an additional circuit changing unit operatively connected to the distributing point comparing unit for changing a part of the additional circuit of the old logic circuit so as to distribute signals to branch points added in the new logic circuit; and

an additional unit operatively connected to the connection point corresponding unit and the additional circuit changing unit for adding the design-changed additional circuit to the new logic circuit.

In one preferred embodiment, the additional circuit changing unit comprises an expanding processing unit for expanding fan-out groups for distributing points in the old logic circuit, and including the fan-out group which satisfies a predetermined limitation on the number of connections for distributing lines regarding the distributing points which are added in the new logic circuit; and a new group generating unit for generating new fan-out group which satisfies the above limitation, and assigning distributing points to the new fan-out group regarding the distributing points which are not included in any fan-out groups.

In another preferred embodiment, the expanding processing unit comprises a unit for prohibiting processing which include the distributing points added to the new logic circuit, with regard to the fan-out groups which were previously designated as being out of expanding object (i.e. it is not object of the expanding process).

In still another embodiment, the automatic generation system of an additional circuit further comprises an additional regular circuit storage unit for storing information on a regular additional circuit which is added to the designed logic circuit; and an additional regular circuit updating unit for extracting information of the additional circuit from the old logic circuit, and updating information of the regular additional circuit in accordance with the extracted data.

In still another embodiment, the information in the regular additional circuit which is stored in the additional-regular circuit storage unit includes information which includes non-used circuit portions in the logic circuit, and the non-used circuit portions are used in the additional circuit changing unit.

BRIEF DESCRIPTION OF THE DRAWINGS

In the drawings:

FIGS. 1A to 1D are explanatory views for basic process of design change of a logic circuit;

FIG. 2 is a basic block diagram of an automatic generation system for additional circuits according to the present invention;

FIG. 3A shows information on destination points to be distributed;

FIG. 3B shows information of source points to be distributed;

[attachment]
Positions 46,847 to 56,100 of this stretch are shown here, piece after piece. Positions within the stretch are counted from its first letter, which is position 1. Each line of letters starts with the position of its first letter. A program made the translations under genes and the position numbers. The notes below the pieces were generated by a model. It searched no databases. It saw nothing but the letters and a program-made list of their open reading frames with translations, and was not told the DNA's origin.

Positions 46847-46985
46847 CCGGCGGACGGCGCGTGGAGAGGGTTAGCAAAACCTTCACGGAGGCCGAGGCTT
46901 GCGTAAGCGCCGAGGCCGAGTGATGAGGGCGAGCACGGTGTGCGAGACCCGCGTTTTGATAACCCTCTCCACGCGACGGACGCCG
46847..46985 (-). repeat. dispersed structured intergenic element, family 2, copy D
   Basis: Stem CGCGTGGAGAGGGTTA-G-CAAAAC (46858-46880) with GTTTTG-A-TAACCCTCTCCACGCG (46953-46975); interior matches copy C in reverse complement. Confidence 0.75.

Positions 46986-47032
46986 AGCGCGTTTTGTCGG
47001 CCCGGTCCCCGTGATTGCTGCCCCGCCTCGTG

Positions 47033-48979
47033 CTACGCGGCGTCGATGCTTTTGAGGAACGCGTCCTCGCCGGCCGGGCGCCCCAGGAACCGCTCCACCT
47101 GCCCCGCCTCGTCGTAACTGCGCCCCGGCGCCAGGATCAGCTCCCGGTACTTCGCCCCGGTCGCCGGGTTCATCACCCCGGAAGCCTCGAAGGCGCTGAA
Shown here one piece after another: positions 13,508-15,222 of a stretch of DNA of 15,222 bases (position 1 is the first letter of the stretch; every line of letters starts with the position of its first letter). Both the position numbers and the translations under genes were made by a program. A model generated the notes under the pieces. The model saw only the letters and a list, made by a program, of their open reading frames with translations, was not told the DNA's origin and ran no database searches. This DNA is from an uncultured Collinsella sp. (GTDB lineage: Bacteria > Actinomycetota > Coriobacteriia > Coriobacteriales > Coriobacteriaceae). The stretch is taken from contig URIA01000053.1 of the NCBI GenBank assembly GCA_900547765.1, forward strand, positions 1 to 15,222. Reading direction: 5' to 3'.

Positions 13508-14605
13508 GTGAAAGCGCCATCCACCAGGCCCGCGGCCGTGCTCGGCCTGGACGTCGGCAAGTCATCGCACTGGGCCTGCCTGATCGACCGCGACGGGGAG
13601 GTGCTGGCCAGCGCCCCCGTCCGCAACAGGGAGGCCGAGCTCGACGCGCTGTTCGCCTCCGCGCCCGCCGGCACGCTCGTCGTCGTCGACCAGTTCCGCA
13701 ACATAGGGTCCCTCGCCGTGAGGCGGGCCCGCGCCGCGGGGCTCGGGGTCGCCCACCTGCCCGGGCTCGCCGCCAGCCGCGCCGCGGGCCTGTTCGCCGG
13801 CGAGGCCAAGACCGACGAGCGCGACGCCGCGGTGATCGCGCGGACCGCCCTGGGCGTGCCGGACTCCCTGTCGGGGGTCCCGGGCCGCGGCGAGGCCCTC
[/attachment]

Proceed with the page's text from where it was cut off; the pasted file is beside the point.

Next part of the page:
FIG. 4 shows one example of an additional-regular circuit used as a standard circuit;

FIG. 5 shows one example of a circuit including distributing lines;

FIGS. 6A and 6B show one example of generation of the additional circuit in the case before design change (6A) and in the case of after design change (6B);

FIGS. 7A to 7C show one example of extraction of an additional-regular circuit;

FIGS. 8A and 8B show process flowcharts according to an embodiment of the present invention;

FIGS. 9A and 9B. show one example of design change of the logic circuit; and

FIG. 10 is an explanatory view of an expanding process according to an embodiment of the present invention.

DESCRIPTION OF THE PREFERRED EMBODIMENTS

Before describing the preferred embodiments, a basic process of design change will be explained in detail below.

FIGS. 1A to 1D are explanatory views for basic process of the design change. In all drawings, LG denotes a logic gate used as a repeater gate. FIG. 1A shows a block diagram based on an original logic design, FIG. 1B shows a layout design in accordance with the original logic design, FIG. 1C shows a block diagram after design change from the original logic design, and FIG. 1D shows the layout design after design change of the logic circuit.

First, the logic design is started as shown in FIG. 1A. Next, the layout design is performed for arrangement of logic gates LG and wiring among logic gates LG as shown in FIG. 1B. After completion of above basic logic design and layout design, when the original logic circuit is partially changed as shown in FIG. 1C, the layout design is also changed as shown in FIG. 1D.

In above basic process, the additional circuits, i.e., a reset circuit, a clock circuit, etc., are automatically generated and added to the original layout design shown in FIG. 1B in a first stage. In general, in an automatic generation process for the additional circuits, first, "points" for connecting the additional circuits are determined in the logic circuit, and all points are grouped so as to satisfy various conditions of the logic circuit, for example, limitation of wiring length, and the number of fan-outs. After completion of above processes, the additional circuits are generated so as to satisfy to above conditions.